There are two ways to become a better writer.
- You have to write.
- You have to read.
Those are the rules, and you have to do both.
If you’re a writer, I’m going to assume you have a set of hangups and compulsions. Some are idiosyncratic, some are things you have in common with a million other people.
I have OCD. People who don’t have OCD think it’s some kind of Marie Kondo superpower. If only.
I treat my OCD and I would say I’m healthy. But I still have compulsions. They’re no longer all-consuming, thankfully, but they’re there in many ways, just below the surface.
Last year, I decided I was going to read the most books ever. I started strong with James Baldwin, Willa Cather, and Bessel van der Kolk. I read a good bit of Marianne Moore and Wallace Stevens and other poets. But somewhere, let’s call it March, I lost my zeal. Something happened somewhere; something else took precedence, I got distracted, and I forgot about my big plans for reading thirty million books.
Writers and other creatives talk a lot about flow. It’s real and it’s ecstatic. It turns out my flow state is best primed by really good reading. I suspect as much is true for almost any writer. Sometimes I feel out of words, completely tapped. Reading fills the cistern with new images, new idioms, new ways of seeing things.
I’m reading a lot this year. I know it’s only the end of January, but there’s something different about my appetite. I am more energized and more committed than I was at this point twelve months ago. I think there are three reasons:
- I’m reading more widely. Great literature, stellar nonfiction, books on craft, even the kind of motivational books I’ve tended to avoid.
- I don’t force myself to finish one book before starting another. I keep a relatively even pace across a few different titles and genres, and I’m incrementally getting closer to finishing them all.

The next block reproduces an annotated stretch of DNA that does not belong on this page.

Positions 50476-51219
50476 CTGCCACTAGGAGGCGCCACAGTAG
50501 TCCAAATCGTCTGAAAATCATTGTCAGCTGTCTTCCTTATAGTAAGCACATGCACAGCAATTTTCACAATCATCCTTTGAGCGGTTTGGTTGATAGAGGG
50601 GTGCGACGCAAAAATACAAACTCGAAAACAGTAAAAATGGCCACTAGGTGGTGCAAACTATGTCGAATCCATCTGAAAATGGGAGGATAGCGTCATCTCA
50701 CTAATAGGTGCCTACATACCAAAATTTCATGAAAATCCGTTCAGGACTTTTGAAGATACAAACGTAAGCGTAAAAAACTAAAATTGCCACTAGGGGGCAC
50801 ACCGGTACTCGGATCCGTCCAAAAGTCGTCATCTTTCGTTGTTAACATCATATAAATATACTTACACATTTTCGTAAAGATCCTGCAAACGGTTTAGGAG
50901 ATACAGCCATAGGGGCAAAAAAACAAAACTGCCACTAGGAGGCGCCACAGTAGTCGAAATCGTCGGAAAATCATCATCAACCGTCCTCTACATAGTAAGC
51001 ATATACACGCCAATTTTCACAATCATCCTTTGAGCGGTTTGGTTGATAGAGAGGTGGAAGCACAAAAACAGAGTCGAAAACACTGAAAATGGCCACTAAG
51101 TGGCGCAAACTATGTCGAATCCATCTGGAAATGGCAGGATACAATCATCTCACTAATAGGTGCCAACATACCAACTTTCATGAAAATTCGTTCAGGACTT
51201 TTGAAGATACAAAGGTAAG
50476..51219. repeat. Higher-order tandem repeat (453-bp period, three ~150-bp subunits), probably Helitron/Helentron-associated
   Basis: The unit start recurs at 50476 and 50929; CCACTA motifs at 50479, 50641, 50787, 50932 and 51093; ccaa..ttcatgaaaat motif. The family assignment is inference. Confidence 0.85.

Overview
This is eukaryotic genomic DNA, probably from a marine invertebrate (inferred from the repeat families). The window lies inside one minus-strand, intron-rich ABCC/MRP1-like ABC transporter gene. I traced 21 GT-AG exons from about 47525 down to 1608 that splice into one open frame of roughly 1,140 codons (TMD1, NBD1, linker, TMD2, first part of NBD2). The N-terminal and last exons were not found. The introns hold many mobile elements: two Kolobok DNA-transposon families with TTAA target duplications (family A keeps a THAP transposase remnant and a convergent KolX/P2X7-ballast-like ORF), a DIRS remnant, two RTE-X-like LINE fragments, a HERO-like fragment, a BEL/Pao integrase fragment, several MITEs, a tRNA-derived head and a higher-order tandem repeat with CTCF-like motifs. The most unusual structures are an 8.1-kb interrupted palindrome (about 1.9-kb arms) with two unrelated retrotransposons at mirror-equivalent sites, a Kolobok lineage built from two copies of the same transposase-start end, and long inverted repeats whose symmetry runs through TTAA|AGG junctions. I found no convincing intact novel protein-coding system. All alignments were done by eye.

- To keep track of my progress, I use an e-reader. Knowing exactly how close I am, percentage-wise, to my goal of finishing a book allows me to redirect idle, time-sucking compulsions toward a goal I actually want to achieve and actually helps me. Seeing my progress helps my subconscious mind create and recreate the compulsive itch into something worth scratching.
I’m not saying this will work for everyone, and it’s not some cure-all suggestion for managing your mental health. I’m not making light of compulsions worse than mine. I do, however, think that learning to rewire our neural pathways through positive habits is a good thing, and I know how it’s helped me. A word about those self-help books. They basically teach the same thing. The reason the habits of highly effective people work is because neuroplasticity is real.
If you struggle with compulsions, depression, anxiety or other things, please seek proper care. The right help will make a world of difference, and you’ll be freer than you’ve ever been to train your mind to work in tandem with your heart and spirit.
That’s been my experience.
Thanks so much for reading.